‘Ethics IS the 101’: The Impact of the Ethics Flag on a High School Archaeology Class

Ancient vessels; Source: Free Pik
Source: Freepik

University of Texas at Austin alumna Rachel Kubitz (Bachelor of Arts, Classical Studies/Archeology, 2020) took an ethics-flagged course taught by Dr. Adam Rabinowitz during her freshman year; it inspired Kubitz to change her major to and learn ancient Greek, and eventually led her to focus on archaeology. She now teaches high school students at Austin’s Waterloo School, which encourages project-based learning meant to prepare students with real world skills.

Her experience in Rabinowitz’s undergraduate class — titled “Methods and Approaches” — also inspired Kubitz to create her own ethics-centered archeology course for high school students. We spoke with her about the impact of the course on her university experience, the critical value of ethical considerations in her field, and the way her own students interact with her newly created class.

Q: In what ways did this ethics-flagged course expand or challenge your view of the field? How do you draw on it in your professional life?

A: I had previously taken several courses that incorporated some archaeology, but this was my first course that was completely archaeology focused. We learned about the ideas behind archaeology at the same time as learning how it works; this made the course extra interesting and more relevant to a lot of fields, but it also meant that no one finished the course with knowledge of the process of archaeology without considering the ethical issues.

I think teaching the course without the ethics component would have been irresponsible, because ethics is the first thing a good archaeologist should consider with any project. That’s why I’m teaching an archaeological ethics course for high school students, instead of a more general 101 course. Ethics IS the 101.

Why is it important to make the ethics material of a course explicit — rather than simply implied — when talking about difficult material and situations?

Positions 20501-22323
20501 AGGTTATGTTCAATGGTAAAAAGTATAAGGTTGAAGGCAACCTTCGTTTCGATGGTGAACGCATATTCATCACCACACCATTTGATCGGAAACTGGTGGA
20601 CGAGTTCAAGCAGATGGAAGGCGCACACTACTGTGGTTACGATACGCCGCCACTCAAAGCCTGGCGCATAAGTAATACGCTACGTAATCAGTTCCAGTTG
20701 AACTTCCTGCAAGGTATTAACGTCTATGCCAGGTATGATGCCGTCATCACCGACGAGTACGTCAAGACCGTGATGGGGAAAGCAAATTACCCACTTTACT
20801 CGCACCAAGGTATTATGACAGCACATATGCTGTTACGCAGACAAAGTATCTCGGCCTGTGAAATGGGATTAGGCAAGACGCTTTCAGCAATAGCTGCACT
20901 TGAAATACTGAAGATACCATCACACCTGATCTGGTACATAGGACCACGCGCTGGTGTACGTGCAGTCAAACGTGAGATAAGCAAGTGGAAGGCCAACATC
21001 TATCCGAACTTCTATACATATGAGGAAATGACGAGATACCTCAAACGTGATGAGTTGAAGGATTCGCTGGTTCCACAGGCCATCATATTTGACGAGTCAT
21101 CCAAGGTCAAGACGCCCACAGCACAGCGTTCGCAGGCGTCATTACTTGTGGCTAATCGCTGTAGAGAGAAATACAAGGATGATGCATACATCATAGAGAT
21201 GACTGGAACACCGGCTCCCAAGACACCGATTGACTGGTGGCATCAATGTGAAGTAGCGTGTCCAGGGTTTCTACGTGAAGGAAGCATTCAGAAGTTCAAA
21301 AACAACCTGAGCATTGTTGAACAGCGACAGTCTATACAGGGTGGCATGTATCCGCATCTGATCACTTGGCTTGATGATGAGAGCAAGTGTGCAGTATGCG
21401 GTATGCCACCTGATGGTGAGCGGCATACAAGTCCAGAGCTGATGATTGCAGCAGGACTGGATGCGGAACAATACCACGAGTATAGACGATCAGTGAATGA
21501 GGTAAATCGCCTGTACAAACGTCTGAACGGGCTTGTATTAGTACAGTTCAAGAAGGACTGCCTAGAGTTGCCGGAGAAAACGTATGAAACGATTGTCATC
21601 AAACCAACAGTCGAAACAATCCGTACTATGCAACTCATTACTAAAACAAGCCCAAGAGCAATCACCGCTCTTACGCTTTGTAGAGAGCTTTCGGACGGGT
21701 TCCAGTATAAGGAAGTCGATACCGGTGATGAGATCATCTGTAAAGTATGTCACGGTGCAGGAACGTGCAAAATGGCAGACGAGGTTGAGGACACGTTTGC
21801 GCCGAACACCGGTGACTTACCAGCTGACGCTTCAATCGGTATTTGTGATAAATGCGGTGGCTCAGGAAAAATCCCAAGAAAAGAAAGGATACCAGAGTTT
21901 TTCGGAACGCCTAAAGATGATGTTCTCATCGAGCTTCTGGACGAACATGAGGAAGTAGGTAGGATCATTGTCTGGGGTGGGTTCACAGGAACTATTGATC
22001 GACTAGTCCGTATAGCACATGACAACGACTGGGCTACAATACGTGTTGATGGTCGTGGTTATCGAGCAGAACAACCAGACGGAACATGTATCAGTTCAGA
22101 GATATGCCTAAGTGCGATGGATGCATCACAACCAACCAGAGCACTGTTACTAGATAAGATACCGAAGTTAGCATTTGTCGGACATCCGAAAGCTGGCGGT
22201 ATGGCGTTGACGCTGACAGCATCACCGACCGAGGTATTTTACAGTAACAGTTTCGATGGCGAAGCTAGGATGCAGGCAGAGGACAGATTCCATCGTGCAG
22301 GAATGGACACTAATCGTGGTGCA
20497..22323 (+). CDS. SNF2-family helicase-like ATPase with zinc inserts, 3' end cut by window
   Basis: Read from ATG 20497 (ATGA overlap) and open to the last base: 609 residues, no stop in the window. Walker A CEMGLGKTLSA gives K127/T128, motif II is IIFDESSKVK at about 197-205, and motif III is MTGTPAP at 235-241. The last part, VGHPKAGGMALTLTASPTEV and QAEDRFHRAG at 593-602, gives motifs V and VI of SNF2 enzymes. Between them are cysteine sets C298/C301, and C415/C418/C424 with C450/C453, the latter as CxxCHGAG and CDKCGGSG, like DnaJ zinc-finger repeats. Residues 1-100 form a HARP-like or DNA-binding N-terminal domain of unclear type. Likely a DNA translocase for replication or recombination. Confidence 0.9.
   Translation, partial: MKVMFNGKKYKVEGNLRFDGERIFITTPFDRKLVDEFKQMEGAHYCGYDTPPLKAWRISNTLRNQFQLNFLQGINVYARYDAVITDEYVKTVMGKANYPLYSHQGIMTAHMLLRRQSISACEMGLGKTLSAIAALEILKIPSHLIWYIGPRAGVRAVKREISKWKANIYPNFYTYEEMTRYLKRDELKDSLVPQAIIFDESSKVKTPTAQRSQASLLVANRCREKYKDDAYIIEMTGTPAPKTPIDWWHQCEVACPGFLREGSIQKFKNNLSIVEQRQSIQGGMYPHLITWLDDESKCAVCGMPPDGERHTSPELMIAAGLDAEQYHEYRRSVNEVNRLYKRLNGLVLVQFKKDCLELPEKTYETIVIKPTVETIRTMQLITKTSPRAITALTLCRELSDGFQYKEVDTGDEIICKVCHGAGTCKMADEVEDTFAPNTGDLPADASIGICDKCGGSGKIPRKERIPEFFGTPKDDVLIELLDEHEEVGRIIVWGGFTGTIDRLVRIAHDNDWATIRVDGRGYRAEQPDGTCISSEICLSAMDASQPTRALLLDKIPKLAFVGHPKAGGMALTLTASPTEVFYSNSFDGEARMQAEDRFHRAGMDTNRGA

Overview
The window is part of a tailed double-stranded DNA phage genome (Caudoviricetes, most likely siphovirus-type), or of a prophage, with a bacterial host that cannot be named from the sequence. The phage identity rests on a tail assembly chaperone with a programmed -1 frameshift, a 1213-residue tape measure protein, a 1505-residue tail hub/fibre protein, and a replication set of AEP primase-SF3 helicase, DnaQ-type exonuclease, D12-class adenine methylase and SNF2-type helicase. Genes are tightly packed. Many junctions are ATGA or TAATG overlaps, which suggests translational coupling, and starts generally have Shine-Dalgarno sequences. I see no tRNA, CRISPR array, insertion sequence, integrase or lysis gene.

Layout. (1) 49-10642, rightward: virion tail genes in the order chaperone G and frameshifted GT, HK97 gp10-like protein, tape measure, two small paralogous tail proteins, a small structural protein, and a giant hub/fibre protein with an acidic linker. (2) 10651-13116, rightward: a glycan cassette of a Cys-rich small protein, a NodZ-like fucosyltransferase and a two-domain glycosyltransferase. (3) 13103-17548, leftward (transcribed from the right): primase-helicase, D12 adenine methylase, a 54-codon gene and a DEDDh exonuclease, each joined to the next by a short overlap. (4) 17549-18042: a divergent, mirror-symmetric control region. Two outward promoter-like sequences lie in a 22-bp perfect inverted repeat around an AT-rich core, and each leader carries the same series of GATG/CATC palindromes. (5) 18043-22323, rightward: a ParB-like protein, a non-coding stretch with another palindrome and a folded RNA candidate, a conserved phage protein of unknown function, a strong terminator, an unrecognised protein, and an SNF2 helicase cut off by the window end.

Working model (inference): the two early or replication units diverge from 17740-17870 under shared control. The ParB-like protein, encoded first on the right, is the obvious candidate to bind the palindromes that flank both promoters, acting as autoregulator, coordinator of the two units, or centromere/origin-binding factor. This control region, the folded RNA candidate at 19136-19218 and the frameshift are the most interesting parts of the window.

As mentioned before, ethics should not be a side discussion in archaeology; it should be the first consideration and basis of any archaeological project. Archaeology usually involves some kind of destruction — it’s one of the only sciences that can’t be redone or repeated — so it’s very important to get things right the first time. Archaeology without ethics would just be irresponsible destruction.

In which areas of archaeological study are ethics most critical? Is it a relatively new practice to teach classes on this topic with an explicit ethical bend?

UT Alumna Rachel Kubitz

Ethics is critical to any part of archaeology, but it’s especially important when dealing with human remains, religious items, or historically oppressed cultures. Unfortunately, archaeology has not always had an ethical component, but ethics has been steadily growing more central to the field since WWII. UNESCO and most archaeological organizations have adopted ethics guidelines that archaeologists follow and update as needed.

Many archaeology classes now incorporate some version of ethics, but I think it is still a fairly new idea to make it an explicit part of the course — especially for undergraduates.

Could you share some favorite modules, discussions, or assignments that you’ve developed for your class?

As their final project in the course, my students will be writing a grant proposal for a hypothetical archaeological project; this is a modified version of the final project from Dr. Rabinowitz’ class. The grant proposal will need to suggest a plan for the project and why it will be important, but also address the potential ethical issues of such a project. This is a really practical way to study a specific site in depth, and I love how it incorporates ethics directly into the real world of archaeology instead of leaving it as a philosophical discussion.

What student feedback have you received about the course?

I just started teaching this course for the first time, but so far students are loving it and are surprisingly engaged with the ethical discussion! I think having the ethics component makes it feel more applicable to a lot of different fields, even if they are not interested in pursuing archaeology.

To learn more about the criteria for a course carrying an Ethics flag, please visit the Center for Skills & Experience Flags website.

The Center for the Skills & Experience Flags provides resources and support for the general education shared by all undergraduates at UT Austin.